These insects also leave their saliva behind, these wet spots combined with the damage from their bites can cause easily serious diseases and the appearance of fungi.
5. Broad mites symptoms
Because these bugs are super hard to see with the naked eye, you can easily confuse the symptoms for:
- Heat stress ;
- pH problems;
- Root problems;
- or other signs of deficiencies.
There are a couple of ways to know what’s really going on.
The first sign that can guide you into knowing if your plants are being attacked by broad mites is if the affected plant growth is the newer one, broad mites prefer new plant growth to lay their eggs and feed on so if you see the top part of your plant has a wet look, the new leaves are growing twisted or you see yellow spots on the top leaves, it’s most likely because you have broad mites.
Also, as the infection progresses, you will see the leaves starting to curl up and the leaves browning and the tips dying, if your plant is already flowering and the mites attack the buds, you’ll see them turning brown and dying, so it’s essential to take action as soon as you see early symptoms.
6. How to prevent them?
Preventing broad mites can be hard because they can come with animals, with the wind or infected clones.
If you think you can suffer from this mites, you’ll have to spray regularly with neem oil or a pesticide of your choice, have in mind that spraying your plants regularly can stress your plants so it’s better to do it with organic products and if you are sure they can attack your plants.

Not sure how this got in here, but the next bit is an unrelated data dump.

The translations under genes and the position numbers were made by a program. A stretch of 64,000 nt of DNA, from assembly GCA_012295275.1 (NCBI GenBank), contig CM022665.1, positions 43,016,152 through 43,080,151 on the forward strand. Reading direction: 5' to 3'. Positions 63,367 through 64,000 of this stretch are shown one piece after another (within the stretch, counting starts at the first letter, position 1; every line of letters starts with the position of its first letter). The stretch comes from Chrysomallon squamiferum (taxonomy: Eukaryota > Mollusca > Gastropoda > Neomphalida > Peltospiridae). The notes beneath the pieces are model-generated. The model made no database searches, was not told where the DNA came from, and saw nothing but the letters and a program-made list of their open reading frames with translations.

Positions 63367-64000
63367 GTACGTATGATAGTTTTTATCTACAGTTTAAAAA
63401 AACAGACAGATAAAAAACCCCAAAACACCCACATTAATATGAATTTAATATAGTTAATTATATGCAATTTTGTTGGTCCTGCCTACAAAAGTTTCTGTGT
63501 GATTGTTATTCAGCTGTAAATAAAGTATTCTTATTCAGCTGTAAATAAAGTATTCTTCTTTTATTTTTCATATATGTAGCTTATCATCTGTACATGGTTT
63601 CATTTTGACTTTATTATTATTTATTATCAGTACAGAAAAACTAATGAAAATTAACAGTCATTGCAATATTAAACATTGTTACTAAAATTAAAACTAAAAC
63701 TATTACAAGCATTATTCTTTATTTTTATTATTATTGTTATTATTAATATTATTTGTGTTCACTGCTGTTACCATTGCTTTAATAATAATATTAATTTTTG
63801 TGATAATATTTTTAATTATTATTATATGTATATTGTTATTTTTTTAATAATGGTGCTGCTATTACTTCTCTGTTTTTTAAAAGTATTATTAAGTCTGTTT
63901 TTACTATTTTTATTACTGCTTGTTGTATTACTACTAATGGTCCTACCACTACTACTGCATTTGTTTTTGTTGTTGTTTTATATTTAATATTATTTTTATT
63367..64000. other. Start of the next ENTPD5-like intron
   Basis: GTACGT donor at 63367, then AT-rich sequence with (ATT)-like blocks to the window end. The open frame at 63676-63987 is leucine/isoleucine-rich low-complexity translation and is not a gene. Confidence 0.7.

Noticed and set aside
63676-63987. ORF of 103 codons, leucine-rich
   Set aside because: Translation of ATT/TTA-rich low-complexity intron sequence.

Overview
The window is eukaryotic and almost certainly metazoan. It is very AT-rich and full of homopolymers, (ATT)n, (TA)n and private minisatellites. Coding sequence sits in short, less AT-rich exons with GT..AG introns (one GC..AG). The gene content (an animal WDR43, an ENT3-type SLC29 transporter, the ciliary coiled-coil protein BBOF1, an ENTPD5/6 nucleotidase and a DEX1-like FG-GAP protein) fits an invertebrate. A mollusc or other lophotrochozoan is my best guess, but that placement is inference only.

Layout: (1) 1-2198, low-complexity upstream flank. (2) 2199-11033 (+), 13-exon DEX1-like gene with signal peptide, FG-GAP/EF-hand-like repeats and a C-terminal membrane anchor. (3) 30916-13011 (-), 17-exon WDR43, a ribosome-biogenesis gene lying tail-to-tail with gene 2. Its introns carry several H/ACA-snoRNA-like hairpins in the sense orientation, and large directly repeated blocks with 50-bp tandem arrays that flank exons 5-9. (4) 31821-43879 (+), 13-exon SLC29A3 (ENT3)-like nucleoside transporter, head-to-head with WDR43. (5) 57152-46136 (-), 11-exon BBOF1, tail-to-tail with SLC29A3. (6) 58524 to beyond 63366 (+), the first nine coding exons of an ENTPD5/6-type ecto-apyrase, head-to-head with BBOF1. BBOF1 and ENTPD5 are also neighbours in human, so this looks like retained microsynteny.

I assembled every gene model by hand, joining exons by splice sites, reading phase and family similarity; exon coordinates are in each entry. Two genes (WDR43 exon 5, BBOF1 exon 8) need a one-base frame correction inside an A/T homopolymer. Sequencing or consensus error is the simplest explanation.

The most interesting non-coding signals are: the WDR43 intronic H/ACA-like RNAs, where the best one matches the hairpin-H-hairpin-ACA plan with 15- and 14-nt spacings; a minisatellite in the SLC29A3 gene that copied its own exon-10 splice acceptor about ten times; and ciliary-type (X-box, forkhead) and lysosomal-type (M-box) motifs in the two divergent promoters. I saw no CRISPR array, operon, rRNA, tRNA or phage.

7. How to deal with them?
If you’re already suffering from a broad mite infection, it’s essential you take action immediately.
The first thing you should do after identifying 2 you have these mites on your plants is removing the infected parts, this will reduce the population and prevent it from spreading to the rest of the plant and to the other plants around.
After removing the infected parts of your plant, you’ll have to start a treatment, you will have to spray with insecticidal products up to 3-4 times a week or even daily, depending on the gravity of the infestation, remember that spraying with the lights on can burn your plants so it’s better to do it when the lights are turned off.
Even if you think you have completely eliminated them, continue spraying for 4-5 weeks more, this will prevent them from coming back, it’s crucial they don’t come back because the second time they’ll be resistant to the product you’ve been using and you have to buy another one and this can have a toll on your plant so after you’re 100% sure you’ve taken care of them all continue the treatment for up to a month after they’re gone.
8. In conclusion
Broad mites are just like every other mite but due to their microscopic size, it can be extremely hard to spot them without the proper equipment if you see the newer plant growth developing with yellow spots or with deformed leaves, make sure you take the actions needed as soon as possible.
If you have tips or tricks to help fellow growers get rid of broad mites, please leave us a comment below!
Broad mites are extremely tiny insects that feed on the content of the newer plant growth and can end up killing your plant if not spotted early.